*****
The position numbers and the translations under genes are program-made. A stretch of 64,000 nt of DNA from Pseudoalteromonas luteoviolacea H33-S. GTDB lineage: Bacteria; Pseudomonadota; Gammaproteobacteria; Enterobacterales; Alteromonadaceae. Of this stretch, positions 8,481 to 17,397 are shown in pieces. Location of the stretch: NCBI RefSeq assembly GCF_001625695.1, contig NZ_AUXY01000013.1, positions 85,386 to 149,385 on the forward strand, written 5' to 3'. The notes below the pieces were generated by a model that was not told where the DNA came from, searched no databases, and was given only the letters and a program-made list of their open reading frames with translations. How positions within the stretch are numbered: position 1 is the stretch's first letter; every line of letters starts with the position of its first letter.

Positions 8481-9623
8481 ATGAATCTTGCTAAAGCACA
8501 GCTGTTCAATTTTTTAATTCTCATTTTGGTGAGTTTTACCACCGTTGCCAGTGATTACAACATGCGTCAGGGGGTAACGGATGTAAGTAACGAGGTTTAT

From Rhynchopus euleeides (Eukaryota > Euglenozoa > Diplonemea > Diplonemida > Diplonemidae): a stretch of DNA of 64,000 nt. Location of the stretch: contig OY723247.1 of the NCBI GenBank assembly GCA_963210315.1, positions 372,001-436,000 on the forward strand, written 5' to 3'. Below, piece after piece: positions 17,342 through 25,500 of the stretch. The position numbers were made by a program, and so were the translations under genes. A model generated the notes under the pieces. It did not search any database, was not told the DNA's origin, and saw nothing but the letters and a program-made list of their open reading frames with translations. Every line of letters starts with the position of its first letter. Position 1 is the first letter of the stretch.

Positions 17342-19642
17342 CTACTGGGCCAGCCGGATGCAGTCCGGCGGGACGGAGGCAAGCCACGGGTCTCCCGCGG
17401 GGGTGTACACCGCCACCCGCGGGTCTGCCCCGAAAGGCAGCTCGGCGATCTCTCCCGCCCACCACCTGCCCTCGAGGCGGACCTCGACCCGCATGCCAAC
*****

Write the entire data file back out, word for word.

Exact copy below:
The position numbers and the translations under genes are program-made. A stretch of 64,000 nt of DNA from Pseudoalteromonas luteoviolacea H33-S. GTDB lineage: Bacteria; Pseudomonadota; Gammaproteobacteria; Enterobacterales; Alteromonadaceae. Of this stretch, positions 8,481 to 17,397 are shown in pieces. Location of the stretch: NCBI RefSeq assembly GCF_001625695.1, contig NZ_AUXY01000013.1, positions 85,386 to 149,385 on the forward strand, written 5' to 3'. The notes below the pieces were generated by a model that was not told where the DNA came from, searched no databases, and was given only the letters and a program-made list of their open reading frames with translations. How positions within the stretch are numbered: position 1 is the stretch's first letter; every line of letters starts with the position of its first letter.

Positions 8481-9623
8481 ATGAATCTTGCTAAAGCACA
8501 GCTGTTCAATTTTTTAATTCTCATTTTGGTGAGTTTTACCACCGTTGCCAGTGATTACAACATGCGTCAGGGGGTAACGGATGTAAGTAACGAGGTTTAT

From Rhynchopus euleeides (Eukaryota > Euglenozoa > Diplonemea > Diplonemida > Diplonemidae): a stretch of DNA of 64,000 nt. Location of the stretch: contig OY723247.1 of the NCBI GenBank assembly GCA_963210315.1, positions 372,001-436,000 on the forward strand, written 5' to 3'. Below, piece after piece: positions 17,342 through 25,500 of the stretch. The position numbers were made by a program, and so were the translations under genes. A model generated the notes under the pieces. It did not search any database, was not told the DNA's origin, and saw nothing but the letters and a program-made list of their open reading frames with translations. Every line of letters starts with the position of its first letter. Position 1 is the first letter of the stretch.

Positions 17342-19642
17342 CTACTGGGCCAGCCGGATGCAGTCCGGCGGGACGGAGGCAAGCCACGGGTCTCCCGCGG
17401 GGGTGTACACCGCCACCCGCGGGTCTGCCCCGAAAGGCAGCTCGGCGATCTCTCCCGCCCACCACCTGCCCTCGAGGCGGACCTCGACCCGCATGCCAAC